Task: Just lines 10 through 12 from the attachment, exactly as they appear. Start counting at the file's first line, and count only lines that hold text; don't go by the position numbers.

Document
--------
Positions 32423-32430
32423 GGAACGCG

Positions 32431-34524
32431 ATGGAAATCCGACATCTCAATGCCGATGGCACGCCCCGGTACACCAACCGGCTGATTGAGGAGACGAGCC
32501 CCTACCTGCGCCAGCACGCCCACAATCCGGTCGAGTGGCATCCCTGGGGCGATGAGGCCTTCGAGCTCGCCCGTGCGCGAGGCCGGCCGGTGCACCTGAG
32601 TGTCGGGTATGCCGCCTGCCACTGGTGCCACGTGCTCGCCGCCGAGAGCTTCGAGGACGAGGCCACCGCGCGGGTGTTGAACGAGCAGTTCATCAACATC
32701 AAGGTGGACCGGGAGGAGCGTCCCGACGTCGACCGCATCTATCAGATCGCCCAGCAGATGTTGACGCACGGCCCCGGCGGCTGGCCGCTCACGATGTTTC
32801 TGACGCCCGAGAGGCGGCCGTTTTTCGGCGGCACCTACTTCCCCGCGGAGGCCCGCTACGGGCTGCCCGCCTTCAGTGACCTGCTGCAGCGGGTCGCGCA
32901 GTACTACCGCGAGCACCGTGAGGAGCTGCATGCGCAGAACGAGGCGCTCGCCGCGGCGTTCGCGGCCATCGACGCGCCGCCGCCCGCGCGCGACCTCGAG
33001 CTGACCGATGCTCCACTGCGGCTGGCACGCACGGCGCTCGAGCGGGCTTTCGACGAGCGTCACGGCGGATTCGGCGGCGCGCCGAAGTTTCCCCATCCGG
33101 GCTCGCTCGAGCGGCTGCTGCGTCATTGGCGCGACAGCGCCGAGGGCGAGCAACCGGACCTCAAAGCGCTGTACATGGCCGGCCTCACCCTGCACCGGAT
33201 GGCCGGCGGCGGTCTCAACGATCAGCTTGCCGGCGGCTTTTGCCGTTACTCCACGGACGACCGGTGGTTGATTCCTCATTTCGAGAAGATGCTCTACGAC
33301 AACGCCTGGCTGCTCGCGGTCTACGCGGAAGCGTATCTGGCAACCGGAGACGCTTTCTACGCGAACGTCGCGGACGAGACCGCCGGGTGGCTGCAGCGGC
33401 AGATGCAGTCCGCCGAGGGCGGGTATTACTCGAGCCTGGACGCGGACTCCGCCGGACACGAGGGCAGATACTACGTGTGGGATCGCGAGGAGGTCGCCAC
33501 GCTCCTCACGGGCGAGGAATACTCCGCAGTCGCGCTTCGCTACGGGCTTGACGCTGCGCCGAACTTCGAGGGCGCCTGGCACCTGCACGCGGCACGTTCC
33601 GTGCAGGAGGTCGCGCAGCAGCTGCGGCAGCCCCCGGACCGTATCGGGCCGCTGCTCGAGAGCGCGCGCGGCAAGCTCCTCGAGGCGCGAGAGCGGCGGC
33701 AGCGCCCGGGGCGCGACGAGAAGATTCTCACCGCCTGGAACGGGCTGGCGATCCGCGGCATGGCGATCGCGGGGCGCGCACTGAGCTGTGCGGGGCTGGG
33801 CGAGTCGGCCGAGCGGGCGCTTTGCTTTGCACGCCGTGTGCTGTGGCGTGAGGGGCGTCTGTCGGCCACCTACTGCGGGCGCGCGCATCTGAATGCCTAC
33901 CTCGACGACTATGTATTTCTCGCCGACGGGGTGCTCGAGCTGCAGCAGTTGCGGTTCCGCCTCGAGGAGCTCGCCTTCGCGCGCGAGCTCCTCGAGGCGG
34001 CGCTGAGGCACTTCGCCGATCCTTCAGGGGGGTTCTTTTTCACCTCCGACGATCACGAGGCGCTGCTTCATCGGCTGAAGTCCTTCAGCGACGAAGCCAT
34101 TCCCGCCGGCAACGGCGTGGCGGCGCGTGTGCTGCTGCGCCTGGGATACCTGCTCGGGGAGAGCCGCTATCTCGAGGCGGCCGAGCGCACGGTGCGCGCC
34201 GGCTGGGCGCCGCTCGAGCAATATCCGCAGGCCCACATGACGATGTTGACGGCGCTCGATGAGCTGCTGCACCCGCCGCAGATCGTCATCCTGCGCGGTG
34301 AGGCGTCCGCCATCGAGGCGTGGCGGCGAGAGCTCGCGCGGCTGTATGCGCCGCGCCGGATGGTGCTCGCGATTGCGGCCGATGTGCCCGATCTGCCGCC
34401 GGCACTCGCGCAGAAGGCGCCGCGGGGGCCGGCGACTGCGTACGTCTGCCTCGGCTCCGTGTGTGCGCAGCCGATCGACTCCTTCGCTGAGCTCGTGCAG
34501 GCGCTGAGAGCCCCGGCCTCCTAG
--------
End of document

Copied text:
33001 CTGACCGATGCTCCACTGCGGCTGGCACGCACGGCGCTCGAGCGGGCTTTCGACGAGCGTCACGGCGGATTCGGCGGCGCGCCGAAGTTTCCCCATCCGG
33101 GCTCGCTCGAGCGGCTGCTGCGTCATTGGCGCGACAGCGCCGAGGGCGAGCAACCGGACCTCAAAGCGCTGTACATGGCCGGCCTCACCCTGCACCGGAT
33201 GGCCGGCGGCGGTCTCAACGATCAGCTTGCCGGCGGCTTTTGCCGTTACTCCACGGACGACCGGTGGTTGATTCCTCATTTCGAGAAGATGCTCTACGAC